Shiv Sena President - Uddhav Thackeray
Shiv Sena chief Uddhav Thackeray | @uddhavthackeray
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Mumbai: For the first time since 1989 in its alliance with the BJP, the Shiv Sena has formally accepted a lower share of seats for the Maharashtra assembly elections, saying the former needs more space to accommodate defectors and its other allies and the Sena is keeping an open mind.

In an editorial in the party’s mouthpiece publication Saamana Wednesday, the Shiv Sena said it will contest “approximately 125 seats” of Maharashtra’s 288 assembly seats, but stopped short of giving official numbers.

According to sources from both parties, the Sena and the BJP have agreed on a formula where the former contests 124 seats and the latter 164. The parties have also decided that the BJP will accommodate its other allies such as the Republican Party of India and the Rashtriya Samaj Paksha from its quota of seats.

“In an alliance there is give and take. This time we have to accept that in Shiv Sena’s case there is more give than take, but we are determined to get 100 per cent success in whatever we have got,” said the editorial.

“In Maharashtra, the Shiv Sena-BJP alliance has got an official stamp. A joint statement was released stamped and signed by senior leaders of both parties. Still the question is asked, ‘When will the official announcement of the alliance be made? Exactly how are the seats distributed?’ You will ask the questions and you will answer it yourself,” it added.

In the three-decade old alliance, the Shiv Sena always had an undisputed upper hand in seat-sharing, offering anywhere between 105 and 119 seats to the BJP over the years.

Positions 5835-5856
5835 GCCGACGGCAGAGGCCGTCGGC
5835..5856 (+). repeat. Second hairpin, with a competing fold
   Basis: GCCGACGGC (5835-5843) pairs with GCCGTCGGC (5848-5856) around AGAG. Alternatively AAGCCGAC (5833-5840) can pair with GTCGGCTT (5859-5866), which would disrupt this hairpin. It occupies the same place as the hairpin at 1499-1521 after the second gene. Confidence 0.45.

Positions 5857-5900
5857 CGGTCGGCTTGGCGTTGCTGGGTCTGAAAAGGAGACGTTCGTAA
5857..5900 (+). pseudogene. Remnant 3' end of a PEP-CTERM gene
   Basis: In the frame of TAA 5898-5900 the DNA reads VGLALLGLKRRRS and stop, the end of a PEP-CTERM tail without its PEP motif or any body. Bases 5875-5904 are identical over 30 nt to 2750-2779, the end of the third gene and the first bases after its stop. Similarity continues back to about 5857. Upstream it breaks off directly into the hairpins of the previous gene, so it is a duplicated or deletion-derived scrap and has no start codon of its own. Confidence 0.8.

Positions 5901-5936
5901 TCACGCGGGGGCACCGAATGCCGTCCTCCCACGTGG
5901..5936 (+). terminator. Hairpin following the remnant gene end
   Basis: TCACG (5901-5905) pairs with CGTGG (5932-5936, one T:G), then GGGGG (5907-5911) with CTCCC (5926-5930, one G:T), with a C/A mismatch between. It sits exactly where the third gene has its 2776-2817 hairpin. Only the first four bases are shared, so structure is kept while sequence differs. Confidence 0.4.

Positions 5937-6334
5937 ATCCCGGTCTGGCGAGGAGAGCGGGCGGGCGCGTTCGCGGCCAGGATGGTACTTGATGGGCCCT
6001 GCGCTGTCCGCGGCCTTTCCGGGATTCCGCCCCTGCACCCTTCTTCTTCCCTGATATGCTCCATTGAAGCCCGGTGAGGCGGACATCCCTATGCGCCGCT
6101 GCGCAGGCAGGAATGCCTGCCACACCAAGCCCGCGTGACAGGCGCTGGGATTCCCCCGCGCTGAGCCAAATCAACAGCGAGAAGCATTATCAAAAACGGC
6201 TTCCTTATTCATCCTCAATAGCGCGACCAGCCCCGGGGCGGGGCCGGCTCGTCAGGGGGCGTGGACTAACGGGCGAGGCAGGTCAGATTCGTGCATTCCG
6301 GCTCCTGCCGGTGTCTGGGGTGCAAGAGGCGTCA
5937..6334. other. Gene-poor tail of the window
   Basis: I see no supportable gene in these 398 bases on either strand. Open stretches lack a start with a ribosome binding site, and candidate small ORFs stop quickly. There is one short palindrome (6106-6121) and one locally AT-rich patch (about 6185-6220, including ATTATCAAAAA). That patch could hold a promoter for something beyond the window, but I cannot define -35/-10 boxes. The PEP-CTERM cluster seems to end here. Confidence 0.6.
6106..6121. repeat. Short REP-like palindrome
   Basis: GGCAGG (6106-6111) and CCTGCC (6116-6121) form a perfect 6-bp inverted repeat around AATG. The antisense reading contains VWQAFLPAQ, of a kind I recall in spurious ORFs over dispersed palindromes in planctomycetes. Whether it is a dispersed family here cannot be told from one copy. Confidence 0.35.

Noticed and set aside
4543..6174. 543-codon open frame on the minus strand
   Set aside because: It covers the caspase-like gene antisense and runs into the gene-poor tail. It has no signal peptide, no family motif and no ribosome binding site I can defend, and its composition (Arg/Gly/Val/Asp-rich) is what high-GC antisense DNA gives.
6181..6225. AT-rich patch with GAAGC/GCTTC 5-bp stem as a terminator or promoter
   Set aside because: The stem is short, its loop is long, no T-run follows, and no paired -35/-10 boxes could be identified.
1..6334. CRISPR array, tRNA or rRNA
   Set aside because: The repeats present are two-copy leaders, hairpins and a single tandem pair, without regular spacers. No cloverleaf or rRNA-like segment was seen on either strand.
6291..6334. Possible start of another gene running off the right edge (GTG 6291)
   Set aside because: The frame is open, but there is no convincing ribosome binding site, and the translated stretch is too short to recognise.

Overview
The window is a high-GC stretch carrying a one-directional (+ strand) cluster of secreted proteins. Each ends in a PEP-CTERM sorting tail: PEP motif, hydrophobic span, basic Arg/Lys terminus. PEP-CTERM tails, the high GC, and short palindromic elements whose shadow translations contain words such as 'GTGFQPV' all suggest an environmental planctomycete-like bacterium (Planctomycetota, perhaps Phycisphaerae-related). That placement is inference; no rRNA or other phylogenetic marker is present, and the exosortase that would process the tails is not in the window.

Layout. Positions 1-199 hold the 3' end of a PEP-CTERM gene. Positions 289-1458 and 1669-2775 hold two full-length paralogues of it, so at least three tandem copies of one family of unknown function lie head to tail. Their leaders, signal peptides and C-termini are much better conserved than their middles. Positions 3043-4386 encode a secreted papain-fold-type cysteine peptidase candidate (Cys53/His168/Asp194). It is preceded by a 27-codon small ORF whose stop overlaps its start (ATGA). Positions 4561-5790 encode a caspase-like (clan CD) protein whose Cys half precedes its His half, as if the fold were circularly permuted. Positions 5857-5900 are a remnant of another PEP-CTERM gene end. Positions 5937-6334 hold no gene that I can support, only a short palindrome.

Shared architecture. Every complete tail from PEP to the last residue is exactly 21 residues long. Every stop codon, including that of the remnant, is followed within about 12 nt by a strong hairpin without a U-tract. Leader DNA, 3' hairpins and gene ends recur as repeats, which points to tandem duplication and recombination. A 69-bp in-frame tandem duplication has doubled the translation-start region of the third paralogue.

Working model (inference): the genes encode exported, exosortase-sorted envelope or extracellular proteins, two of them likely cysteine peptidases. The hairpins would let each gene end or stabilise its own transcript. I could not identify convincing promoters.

Also read: BJP-Shiv Sena first list for Maharashtra polls accommodates dozen Congress, NCP defectors


Role reversal

The seat-sharing negotiations this year have been a complete role reversal of 2014 when the Shiv Sena wanted to contest 151 of the 288 seats in the Maharashtra assembly elections, leaving 119 for the BJP and the rest for other allies.

At that time, the BJP was bargaining hard for a better share on the back of its surge in the 2014 Lok Sabha elections and the immediacy of the ‘Modi wave’. With Shiv Sena refusing to relent, the alliance splintered. The two parties contested solo. The BJP won 122 seats and the Shiv Sena 63.

This time, the Shiv Sena was bargaining hard with the BJP to stick to the agreement the two parties had struck for the assembly polls when they buried their differences and came together to contest the Lok Sabha election.

In February this year, following a meeting between BJP president Amit Shah, Maharashtra chief minister Devendra Fadnavis and Shiv Sena head Uddhav Thackeray, the parties had announced that for the assembly election, they will share all seats and posts equally after accommodating other allies. However, the thundering success in the Lok Sabha elections gave BJP the opportunity to seek a larger share of the pie.